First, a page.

Detecting connection-locked CL.TE
With these two lessons in the back of my mind, I decided to tackle an open problem highlighted by my HTTP/2 research last year – generic detection of connection-locked HTTP/1.1 request smuggling vulnerabilities. Connection-locking refers to a common behaviour whereby the frontend creates a fresh connection to the backend for each connection established with the client. This makes direct cross-user attacks mostly impossible, but still leaves open other avenues of attack.
To identify this vulnerability, you need to send the ‘attacker’ and ‘victim’ requests over a single connection, but this creates huge numbers of false positives since the server behaviour can’t be distinguished from a common, harmless feature called HTTP pipelining. For example, given the following request/response sequence for a CL.TE attack, you can’t tell if the target is vulnerable or not:
POST / HTTP/1.1 Host: example.com Content-Length: 41 Transfer-Encoding: chunked 0 GET /hopefully404 HTTP/1.1 Foo: barGET / HTTP/1.1 Host: example.com HTTP/1.1 301 Moved Permanently Location: /en HTTP/1.1 404 Not Found Content-Length: 162...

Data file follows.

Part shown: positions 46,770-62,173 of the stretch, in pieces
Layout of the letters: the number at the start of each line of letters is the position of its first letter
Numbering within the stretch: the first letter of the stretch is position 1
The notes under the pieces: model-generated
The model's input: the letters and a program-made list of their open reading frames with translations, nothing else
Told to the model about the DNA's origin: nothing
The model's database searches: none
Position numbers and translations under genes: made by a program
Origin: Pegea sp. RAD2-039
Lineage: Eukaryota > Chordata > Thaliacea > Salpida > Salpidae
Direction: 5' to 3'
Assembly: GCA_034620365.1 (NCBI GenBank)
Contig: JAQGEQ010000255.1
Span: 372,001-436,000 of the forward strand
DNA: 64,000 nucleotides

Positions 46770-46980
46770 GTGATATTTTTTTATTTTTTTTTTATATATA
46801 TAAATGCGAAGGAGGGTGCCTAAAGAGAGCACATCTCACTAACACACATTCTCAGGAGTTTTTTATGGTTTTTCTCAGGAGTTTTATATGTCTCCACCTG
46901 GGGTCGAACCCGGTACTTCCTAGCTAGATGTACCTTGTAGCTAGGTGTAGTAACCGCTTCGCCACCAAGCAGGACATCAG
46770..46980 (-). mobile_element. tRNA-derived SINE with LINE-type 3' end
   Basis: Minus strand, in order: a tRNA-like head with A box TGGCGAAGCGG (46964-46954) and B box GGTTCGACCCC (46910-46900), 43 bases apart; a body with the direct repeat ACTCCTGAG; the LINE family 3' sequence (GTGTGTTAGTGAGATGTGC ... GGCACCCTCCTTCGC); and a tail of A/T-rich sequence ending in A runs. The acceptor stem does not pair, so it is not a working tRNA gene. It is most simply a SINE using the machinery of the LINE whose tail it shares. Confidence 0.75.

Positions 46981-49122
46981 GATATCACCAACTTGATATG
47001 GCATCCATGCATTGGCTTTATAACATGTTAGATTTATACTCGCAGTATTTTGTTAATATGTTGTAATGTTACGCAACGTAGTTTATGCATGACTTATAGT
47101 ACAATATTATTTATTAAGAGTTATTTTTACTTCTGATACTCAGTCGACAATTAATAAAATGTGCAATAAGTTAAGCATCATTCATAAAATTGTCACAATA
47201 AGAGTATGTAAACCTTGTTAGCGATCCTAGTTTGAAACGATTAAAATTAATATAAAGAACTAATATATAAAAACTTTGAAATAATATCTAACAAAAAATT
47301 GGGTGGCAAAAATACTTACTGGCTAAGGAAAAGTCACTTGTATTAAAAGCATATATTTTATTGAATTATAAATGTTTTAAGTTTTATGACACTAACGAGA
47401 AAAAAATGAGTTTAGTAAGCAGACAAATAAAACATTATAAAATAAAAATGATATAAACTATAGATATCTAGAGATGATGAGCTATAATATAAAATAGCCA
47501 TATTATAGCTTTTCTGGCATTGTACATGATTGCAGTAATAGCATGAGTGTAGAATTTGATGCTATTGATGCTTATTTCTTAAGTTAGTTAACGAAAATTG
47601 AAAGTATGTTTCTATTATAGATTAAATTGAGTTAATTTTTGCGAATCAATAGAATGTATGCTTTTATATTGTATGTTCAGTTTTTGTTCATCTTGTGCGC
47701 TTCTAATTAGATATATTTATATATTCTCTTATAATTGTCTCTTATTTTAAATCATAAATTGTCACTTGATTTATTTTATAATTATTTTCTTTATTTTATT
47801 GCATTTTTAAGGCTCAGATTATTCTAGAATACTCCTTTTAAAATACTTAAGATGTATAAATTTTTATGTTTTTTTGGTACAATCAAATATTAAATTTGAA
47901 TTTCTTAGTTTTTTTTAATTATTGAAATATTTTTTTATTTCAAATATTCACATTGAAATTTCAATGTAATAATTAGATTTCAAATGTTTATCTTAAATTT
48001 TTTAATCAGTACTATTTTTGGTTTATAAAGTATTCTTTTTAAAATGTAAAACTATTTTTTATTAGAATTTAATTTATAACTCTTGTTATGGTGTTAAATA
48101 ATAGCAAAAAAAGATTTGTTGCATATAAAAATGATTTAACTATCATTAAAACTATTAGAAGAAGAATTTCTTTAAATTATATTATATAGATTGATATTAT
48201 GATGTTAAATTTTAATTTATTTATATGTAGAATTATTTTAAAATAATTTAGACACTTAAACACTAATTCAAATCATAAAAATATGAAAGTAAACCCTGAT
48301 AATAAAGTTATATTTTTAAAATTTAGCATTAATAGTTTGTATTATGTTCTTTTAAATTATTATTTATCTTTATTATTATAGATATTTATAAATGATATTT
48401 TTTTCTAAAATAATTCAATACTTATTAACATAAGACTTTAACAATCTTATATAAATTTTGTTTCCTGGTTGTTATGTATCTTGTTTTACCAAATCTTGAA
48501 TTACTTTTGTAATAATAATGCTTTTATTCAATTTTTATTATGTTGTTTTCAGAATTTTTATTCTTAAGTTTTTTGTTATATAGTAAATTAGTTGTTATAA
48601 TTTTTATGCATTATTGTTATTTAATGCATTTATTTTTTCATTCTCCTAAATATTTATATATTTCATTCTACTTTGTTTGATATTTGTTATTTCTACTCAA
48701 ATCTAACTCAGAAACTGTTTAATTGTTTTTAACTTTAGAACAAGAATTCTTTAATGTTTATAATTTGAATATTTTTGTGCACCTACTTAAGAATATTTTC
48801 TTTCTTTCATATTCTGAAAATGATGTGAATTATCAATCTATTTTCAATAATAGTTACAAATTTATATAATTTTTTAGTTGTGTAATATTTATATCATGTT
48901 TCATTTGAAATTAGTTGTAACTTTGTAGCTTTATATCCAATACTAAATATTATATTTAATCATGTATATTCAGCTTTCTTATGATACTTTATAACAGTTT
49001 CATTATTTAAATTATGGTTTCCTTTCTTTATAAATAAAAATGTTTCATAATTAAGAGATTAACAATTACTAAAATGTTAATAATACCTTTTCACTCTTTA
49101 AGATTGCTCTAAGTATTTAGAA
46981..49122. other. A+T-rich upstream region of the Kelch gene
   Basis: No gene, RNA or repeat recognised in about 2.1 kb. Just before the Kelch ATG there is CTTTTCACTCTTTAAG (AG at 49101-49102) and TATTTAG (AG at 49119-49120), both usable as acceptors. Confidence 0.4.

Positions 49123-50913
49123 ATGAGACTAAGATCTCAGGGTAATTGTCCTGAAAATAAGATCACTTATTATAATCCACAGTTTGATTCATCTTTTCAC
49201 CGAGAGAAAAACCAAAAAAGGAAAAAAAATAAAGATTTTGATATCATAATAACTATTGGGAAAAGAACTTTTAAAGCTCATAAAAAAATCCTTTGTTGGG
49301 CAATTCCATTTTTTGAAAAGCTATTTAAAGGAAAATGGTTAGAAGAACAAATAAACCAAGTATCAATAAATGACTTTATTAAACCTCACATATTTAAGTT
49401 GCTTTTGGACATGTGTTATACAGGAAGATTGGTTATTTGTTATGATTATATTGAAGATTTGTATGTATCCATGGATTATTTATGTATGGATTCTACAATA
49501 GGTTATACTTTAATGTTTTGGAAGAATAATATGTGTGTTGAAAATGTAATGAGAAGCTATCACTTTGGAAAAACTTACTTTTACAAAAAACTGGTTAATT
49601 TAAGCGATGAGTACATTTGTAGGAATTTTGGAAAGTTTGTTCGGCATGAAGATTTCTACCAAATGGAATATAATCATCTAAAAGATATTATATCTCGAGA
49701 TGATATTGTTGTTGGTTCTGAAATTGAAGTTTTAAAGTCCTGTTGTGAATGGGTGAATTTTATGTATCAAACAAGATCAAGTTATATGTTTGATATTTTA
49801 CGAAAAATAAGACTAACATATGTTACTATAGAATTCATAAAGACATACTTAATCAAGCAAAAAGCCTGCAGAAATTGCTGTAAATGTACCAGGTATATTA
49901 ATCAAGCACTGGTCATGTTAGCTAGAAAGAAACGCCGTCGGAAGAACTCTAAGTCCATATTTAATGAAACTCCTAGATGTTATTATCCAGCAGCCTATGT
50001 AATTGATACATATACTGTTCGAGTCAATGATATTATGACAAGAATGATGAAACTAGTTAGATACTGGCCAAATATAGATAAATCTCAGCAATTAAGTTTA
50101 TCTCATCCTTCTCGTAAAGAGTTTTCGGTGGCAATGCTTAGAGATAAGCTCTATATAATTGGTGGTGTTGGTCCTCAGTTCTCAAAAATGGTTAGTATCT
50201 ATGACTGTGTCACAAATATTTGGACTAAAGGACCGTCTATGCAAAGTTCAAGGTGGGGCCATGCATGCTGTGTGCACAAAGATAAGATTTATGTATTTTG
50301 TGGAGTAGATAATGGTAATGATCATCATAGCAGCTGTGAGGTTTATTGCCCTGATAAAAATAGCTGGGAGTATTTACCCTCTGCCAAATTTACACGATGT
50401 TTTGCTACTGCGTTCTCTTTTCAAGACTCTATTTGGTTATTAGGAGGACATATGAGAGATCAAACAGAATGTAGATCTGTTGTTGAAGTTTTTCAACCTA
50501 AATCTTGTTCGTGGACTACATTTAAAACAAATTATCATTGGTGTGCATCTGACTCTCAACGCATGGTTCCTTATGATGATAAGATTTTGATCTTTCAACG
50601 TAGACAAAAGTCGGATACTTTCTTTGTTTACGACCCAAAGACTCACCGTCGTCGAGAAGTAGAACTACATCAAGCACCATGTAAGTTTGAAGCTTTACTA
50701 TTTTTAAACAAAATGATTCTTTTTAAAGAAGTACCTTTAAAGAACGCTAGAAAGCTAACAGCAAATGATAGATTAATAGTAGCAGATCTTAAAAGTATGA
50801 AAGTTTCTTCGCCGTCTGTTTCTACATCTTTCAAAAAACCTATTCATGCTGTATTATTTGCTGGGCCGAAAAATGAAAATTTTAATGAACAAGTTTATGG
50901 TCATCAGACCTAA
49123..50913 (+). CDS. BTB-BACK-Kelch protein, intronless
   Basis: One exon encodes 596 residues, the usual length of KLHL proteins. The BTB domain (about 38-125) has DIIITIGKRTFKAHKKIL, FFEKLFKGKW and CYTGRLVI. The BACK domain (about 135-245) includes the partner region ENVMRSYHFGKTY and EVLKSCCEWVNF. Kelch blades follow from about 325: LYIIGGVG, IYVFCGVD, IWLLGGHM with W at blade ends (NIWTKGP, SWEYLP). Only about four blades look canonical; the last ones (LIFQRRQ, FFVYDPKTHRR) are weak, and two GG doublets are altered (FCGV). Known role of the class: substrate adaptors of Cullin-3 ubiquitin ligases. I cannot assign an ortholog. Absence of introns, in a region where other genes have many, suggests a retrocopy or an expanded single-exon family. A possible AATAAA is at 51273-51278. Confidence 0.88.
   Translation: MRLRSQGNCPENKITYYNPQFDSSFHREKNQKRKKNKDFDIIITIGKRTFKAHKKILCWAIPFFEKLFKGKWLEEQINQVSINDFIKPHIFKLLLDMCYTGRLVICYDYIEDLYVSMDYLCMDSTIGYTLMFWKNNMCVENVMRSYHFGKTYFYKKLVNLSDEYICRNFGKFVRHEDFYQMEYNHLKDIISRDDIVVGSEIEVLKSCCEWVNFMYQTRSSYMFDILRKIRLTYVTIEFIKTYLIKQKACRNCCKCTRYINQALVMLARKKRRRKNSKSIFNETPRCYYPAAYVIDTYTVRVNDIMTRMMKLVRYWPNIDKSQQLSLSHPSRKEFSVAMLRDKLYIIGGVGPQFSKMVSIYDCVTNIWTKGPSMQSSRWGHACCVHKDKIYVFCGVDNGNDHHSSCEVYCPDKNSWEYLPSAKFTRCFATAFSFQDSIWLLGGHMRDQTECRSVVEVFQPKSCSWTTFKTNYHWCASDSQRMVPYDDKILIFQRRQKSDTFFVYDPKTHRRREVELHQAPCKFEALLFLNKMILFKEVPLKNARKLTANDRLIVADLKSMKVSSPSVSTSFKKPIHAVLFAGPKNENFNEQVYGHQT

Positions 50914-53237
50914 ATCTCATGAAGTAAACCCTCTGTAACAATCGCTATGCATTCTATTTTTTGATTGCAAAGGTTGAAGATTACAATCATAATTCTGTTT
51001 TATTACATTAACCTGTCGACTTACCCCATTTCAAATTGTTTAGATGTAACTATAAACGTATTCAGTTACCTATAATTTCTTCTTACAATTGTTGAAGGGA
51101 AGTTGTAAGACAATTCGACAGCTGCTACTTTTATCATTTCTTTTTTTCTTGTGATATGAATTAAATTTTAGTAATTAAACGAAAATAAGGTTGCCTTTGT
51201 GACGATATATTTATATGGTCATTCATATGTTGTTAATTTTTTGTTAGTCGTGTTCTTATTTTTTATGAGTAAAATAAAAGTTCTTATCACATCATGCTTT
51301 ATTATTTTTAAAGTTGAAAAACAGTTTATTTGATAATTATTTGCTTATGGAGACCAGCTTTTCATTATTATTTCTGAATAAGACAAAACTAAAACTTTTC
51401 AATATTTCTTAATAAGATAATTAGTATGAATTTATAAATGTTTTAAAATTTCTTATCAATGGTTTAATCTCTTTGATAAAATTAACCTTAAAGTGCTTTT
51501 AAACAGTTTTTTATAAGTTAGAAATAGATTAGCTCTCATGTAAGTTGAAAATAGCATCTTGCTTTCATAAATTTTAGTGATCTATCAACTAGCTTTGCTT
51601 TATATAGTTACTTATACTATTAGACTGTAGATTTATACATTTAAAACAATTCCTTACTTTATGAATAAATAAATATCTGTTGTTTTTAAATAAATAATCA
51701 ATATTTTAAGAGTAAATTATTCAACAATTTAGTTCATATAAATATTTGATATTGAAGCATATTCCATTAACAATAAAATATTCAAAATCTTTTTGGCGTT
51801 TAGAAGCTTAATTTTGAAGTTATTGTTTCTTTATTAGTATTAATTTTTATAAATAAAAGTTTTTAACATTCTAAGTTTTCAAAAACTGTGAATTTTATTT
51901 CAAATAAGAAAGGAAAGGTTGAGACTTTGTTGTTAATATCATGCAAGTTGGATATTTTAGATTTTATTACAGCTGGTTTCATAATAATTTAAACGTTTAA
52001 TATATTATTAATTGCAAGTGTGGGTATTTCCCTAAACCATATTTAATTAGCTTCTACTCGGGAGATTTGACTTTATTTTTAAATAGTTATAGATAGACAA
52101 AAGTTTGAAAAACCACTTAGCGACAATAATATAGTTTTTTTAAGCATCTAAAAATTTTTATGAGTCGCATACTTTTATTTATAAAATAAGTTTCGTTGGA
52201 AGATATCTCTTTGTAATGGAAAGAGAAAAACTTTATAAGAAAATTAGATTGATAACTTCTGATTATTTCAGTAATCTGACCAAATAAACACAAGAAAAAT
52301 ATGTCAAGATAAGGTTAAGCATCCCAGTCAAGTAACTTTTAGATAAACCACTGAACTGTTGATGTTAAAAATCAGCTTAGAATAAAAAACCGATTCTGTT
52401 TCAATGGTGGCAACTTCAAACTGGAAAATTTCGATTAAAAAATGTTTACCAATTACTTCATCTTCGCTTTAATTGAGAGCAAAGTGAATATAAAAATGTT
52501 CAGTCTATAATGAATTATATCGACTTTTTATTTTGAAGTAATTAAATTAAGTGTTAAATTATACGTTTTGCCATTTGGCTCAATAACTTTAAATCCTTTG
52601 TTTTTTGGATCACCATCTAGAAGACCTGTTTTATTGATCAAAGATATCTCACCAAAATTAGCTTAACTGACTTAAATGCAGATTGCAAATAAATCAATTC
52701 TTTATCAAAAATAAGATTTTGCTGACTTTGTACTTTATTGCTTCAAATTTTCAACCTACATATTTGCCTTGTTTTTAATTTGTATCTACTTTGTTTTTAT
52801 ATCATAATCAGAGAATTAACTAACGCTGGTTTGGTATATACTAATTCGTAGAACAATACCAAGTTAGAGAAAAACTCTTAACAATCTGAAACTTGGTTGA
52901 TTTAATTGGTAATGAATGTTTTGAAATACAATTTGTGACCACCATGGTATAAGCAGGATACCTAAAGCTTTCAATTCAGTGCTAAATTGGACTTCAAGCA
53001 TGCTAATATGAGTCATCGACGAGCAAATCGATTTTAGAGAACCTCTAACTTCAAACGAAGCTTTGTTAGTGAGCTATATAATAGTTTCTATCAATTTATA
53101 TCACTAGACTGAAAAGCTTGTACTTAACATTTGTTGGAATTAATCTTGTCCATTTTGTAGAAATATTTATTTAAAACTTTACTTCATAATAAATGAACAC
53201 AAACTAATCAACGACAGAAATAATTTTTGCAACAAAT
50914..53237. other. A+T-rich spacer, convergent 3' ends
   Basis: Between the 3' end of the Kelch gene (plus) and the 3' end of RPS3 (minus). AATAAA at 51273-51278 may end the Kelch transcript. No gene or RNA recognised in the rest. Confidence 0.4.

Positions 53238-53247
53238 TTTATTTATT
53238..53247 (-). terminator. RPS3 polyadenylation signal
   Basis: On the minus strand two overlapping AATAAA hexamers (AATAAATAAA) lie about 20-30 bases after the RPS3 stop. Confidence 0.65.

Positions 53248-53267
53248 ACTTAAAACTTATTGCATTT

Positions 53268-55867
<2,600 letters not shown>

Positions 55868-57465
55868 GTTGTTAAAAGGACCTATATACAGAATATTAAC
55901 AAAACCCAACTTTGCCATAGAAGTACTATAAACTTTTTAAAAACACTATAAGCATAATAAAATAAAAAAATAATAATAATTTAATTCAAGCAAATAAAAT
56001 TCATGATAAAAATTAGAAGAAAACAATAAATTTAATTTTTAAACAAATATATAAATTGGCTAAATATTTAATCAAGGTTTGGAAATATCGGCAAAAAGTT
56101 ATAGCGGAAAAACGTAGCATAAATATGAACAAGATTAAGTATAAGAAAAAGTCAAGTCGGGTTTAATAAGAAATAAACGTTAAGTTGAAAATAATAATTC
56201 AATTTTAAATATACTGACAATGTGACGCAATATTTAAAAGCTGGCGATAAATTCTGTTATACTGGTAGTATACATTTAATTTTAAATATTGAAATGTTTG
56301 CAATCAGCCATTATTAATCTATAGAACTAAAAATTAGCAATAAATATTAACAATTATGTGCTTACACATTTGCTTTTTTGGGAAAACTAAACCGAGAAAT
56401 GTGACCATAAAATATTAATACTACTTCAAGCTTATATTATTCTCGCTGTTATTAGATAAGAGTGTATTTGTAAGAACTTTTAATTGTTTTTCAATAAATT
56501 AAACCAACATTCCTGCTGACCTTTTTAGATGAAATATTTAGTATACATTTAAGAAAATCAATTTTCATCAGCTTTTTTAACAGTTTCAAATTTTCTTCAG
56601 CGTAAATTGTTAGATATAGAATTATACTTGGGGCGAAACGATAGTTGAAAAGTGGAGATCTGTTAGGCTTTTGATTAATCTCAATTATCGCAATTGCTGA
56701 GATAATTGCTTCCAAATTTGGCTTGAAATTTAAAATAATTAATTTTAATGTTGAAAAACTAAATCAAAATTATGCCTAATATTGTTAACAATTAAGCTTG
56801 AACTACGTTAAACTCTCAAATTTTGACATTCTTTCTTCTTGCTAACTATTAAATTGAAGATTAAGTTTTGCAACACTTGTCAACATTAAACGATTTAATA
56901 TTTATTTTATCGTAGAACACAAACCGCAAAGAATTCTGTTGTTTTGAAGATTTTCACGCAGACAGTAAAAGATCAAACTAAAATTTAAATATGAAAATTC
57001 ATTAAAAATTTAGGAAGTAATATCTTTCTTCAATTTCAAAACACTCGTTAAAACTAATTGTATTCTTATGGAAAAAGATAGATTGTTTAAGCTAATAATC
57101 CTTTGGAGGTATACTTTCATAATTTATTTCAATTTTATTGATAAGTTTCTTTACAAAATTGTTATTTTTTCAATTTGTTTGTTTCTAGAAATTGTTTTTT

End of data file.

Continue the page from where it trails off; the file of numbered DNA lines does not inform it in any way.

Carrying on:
HTTP pipelining is also visible in Burp Repeater, where it’s commonly mistaken for genuine request smuggling:
You can test this for yourself in Turbo Intruder by increasing the requestsPerConnection setting from 1— just be prepared for false positives.
I wasted a lot of time trying to tweak the requests to resolve this problem. Eventually, I decided to formulate exactly why the response above doesn’t prove a vulnerability is present, and a solution became apparent immediately:
From the response sequence above, you can tell that the backend is parsing the request using the Transfer-Encoding header thanks to the subsequent 404 response. However, you can’t tell whether the frontend is using the request’s Content-Length and therefore vulnerable or securely treating it as chunked and assuming the orange data has been pipelined.
To rule out the pipelining possibility and prove the target is really vulnerable, you just need to pause and attempt an early read after completing the chunked request with 0\r\n\r\n. If the server responds during your read attempt, that shows the frontend thinks the message is complete and therefore must have securely interpreted it as chunked:
POST / HTTP/1.1 Host: example.com Content-Length: 41 Transfer-Encoding: chunked 0 HTTP/1.1 301 Moved Permanently Location: /en
If your read attempt hangs, this shows that the frontend is waiting for the message to finish and, therefore, must be using the Content-Length, making it vulnerable:
POST / HTTP/1.1 Host: example.com Content-Length: 41 Transfer-Encoding: chunked 0 -connection timeout-
This technique can easily be adapted for TE.CL vulnerabilities too. Integrating it into HTTP Request Smuggler quickly revealed a website running IIS behind Barracuda WAF that was vulnerable to Transfer-Encoding: chunked. Interestingly, it turned out that an update that fixes this vulnerability was already available, but it was implemented as a speculative hardening measure so it wasn’t flagged as a security release and the target didn’t install it.
CL.0 browser-compatible desync